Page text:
The TV and radio broadcasts are not in sync. I think the radio broadcast is a few seconds behind the TV broadcast. For the fans that turn off the TV audio and tune in the radio, don’t you find this annoying?

  5. mike hanes (@mikejhanes)

    Kelch and Welsh are my favorite pair also.
    I don’t mind Thom at all, Brantley has grown on me, definitely has the shtick thing going on.
    George Grande is the o.g.
    Jim Day is great on the sidelines.
    I don’t miss Sean CAsey talking about how much chicken he can eat.

  6. daytonnati

    I cannot agree with you enough, Steve. Kelch and Welsh are the most enjoyable combo to listen to. Also, Kelch is not afraid to give Marty the shiv when they are on the radio together.

  7. Ryan Lykins (@ryan_lykins)

    While I don’t really dislike Kelch he’s just kind of meh to me. He’s not bad but he’s not great either. He comes across as boring which when comparing him to Thom can sometimes be a blessing. I know many people don’t like George Grande and I agree his shtick can get annoying, he’s much better than Thom. Welsh has really gotten to be a better analyst. He’s definitely open to new things and unlike those he works with he doesn’t come across as condescending or seem to have an agenda against some of the players. Marty’s biggest flaw is his inability to keep his personal feelings about certain players out of the booth. I don’t understand why. It can seem very unprofessional at times. I guess his son is the same way though. Brantley and Welsh definitely have their hands full with the partners they have.

  8. Frogger

    Personally, I do not care much for Kelch. He is too dry. Thom’s talent level is much higher. However, that is not to say I am very pleased with any of them. The problem with the broadcasts too me is focus.
    1. Lack of focus on what is taking place on the field. Hate it when they will watch bad calls against the Reds all game and then complain about a call that wasn’t that bad. I wonder if they are paying very good attention.
    2. Enjoy Brantley and Welch’s analysis on the baseball player side (love insights into pitching) but they don’t do anything to crystallize a players value for the fan. (use data not opinion)
    3. It is quite frankly a dumb broadcast. They do nothing with the tools and data available in this generation. FSO has to be one of the only broadcast still showing avg., HR, RBI for goodness sakes. RC+ is best, but OPS is much better than the almost useless stats of AVG and RBI. Heck if you want to do something with RBI use RISP or Left On Base numbers, or Clutch. No responses please that these are too complicated. At least make the effort to do something.
    4. One of them called attention to the fact that BP doesn’t strike out a lot as if that was a big deal….The Reds fans will parrot the Reds media. Reds fans think RBI and batter strikeouts are important because that is what is emphasized. Many fans have thought that BP is the best player on the Reds for years… Think about it. We are watching one of the best if not the best hitter to ever wear a Reds uniform. Certainly in my lifetime. (Born in 1978) How can that even be a thought in any Reds fan who watches the broadcast. You can be a homer and have credibility. When you emphasize BP more than you should it says he is the best player on the Reds. If you present him as something he is not you lose credibility with knowledgeable fans in and outside the city. Nothing wrong with explaining that he is a great fielder with below average offense. No Cubs fan or Dodgers fan etc. will ever listen to a Reds broadcast and laugh when they are extolling the hitting prowess of Votto. Many of them will if the announcer is extolling the batting prowess of a player that has a RC+ under 100, but doesn’t strike out a lot.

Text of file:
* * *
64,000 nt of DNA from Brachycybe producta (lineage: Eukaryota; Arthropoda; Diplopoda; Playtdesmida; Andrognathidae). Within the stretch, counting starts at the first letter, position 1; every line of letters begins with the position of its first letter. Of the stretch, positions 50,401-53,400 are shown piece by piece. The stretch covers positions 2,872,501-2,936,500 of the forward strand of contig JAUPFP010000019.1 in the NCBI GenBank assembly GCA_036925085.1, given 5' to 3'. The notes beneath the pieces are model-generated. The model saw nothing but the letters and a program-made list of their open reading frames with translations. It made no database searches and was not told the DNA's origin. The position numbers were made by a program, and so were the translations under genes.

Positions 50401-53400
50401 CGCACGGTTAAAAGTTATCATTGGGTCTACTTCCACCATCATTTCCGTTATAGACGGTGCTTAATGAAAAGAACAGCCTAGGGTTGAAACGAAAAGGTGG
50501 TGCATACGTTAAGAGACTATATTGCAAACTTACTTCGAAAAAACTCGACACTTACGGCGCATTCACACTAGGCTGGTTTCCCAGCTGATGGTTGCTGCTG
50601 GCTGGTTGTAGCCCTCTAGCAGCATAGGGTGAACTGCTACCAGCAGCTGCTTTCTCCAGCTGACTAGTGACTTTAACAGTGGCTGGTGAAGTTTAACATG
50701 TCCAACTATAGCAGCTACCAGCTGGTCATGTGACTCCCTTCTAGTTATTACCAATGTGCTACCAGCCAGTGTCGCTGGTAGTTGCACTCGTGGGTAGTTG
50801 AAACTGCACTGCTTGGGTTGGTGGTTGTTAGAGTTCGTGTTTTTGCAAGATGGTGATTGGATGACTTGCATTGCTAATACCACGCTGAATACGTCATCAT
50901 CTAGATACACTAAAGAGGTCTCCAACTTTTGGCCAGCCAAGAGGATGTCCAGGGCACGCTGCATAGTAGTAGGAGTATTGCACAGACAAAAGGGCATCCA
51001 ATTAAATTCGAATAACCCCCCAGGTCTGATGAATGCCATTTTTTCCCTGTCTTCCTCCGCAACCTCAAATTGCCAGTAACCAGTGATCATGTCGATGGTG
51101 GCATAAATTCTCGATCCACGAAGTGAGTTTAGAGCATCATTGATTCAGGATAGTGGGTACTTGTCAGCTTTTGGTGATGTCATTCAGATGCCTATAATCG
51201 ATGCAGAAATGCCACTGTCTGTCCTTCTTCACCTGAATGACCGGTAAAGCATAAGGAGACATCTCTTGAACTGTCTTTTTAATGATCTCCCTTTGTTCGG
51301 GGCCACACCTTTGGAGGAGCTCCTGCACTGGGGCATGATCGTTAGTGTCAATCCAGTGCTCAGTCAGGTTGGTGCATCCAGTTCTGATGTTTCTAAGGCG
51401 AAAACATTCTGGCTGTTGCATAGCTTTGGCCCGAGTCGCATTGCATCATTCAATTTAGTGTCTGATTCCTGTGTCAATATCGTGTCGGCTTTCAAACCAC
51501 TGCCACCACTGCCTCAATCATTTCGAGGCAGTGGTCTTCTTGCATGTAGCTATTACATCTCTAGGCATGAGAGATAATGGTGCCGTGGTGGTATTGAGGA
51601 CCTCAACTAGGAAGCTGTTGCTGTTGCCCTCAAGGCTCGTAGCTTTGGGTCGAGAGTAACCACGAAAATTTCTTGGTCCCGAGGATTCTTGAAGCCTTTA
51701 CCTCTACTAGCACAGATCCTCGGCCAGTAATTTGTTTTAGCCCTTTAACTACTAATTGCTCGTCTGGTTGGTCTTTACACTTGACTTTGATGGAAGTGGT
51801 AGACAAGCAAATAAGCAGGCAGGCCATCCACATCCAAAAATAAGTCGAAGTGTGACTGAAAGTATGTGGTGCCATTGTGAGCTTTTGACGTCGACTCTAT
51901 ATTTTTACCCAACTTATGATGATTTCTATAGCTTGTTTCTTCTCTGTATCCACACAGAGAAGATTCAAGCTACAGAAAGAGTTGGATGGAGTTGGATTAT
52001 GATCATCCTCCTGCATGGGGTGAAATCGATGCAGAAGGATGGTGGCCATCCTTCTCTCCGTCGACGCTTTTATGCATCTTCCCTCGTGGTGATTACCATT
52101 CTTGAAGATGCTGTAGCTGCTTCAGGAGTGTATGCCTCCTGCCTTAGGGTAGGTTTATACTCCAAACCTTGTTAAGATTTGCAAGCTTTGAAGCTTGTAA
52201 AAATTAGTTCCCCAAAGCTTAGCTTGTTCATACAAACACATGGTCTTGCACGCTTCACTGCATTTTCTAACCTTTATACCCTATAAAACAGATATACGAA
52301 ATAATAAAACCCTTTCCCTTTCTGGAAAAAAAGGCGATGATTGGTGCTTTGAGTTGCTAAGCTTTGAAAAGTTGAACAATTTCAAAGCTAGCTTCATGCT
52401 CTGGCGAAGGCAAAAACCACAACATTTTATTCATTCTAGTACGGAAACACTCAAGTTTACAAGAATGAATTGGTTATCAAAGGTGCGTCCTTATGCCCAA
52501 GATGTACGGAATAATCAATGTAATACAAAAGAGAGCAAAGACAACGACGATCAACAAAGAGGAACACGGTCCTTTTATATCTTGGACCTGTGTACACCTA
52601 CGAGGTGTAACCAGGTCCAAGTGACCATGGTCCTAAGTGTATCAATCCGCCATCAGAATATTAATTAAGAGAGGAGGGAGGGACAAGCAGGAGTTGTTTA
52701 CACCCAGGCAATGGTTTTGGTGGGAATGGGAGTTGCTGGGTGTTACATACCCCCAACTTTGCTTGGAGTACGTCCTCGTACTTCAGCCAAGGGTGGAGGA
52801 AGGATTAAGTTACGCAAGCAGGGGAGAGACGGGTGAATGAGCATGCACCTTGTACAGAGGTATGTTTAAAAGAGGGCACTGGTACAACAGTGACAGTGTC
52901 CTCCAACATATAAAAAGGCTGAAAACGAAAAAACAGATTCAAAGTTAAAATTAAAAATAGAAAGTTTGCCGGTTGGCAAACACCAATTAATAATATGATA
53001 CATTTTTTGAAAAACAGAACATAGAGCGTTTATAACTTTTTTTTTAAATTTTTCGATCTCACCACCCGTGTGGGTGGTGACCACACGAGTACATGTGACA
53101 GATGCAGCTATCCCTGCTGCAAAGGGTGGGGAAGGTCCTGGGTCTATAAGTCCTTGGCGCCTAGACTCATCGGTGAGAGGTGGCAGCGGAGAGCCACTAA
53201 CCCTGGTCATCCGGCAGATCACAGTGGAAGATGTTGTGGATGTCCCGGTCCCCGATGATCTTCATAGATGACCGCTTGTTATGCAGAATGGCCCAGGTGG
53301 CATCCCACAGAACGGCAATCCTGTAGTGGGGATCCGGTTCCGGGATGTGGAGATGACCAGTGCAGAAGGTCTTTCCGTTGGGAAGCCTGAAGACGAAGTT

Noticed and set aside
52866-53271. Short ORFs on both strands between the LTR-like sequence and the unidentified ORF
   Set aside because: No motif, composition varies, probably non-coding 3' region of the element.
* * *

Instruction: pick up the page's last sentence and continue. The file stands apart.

5. Engage me as a fan. Give me a reason to listen. Are you targeting 8 year olds or adults.

    (no need to defend BP, this post is not about him)

    • Chuck Schick

      Frogger, your points are really good. The issue as much as anything is the demographic of the audience. The average viewer is over 50 and radio listener is over 60. Those who enjoy the science of baseball are less inclined to watch and/or listen via traditional means.
      Most of the audience made up their minds a long time ago that RBI’s and Batting average are important and aren’t as interested in things they don’t understand. The announcers are preaching to the choir.

      • Frogger

        Excellent points Chuck. I would add that these are the primary announcers or presenters of the Reds. Whether you access video from the pc, phone, or tv they are the voices you will likely here. A business needs to lead into the future.70 year olds are not the future. They need to figure out how to reach more demographics for multiple reasons. Do a blended broadcast. Include RBI and Average if you want with additional more relevant information. I am not buying that the only reason this format remains this stale is due to demographics. If they want to improve their product and sales they need to expand the model. However, almost on a nightly basis I hear myself say that’s wrong Jim or that’s wrong Chris. I think last night it was when Kelch said it was the first time Frazier had batted 2nd this year. Took him 4 innings for someone to tell him that was incorrect. Granted this is a little nit-picky, but when you add it up it isn’t a very sharp product. I love the Reds. It’s just sad to think it’s not what it could be. I am glass full on the franchise. It has about as much potential as any in baseball, but this is what we have. Look at the Pirates. Say what you want about them, but they have together. They row the same way. Their announcers got the players back and so does the organization. They go in the same direction. The leadership of this organization leaves us with inconsistent development of young players to media ridiculing it’s best player for unknown reasons to the rest of the circus. Look at it this way.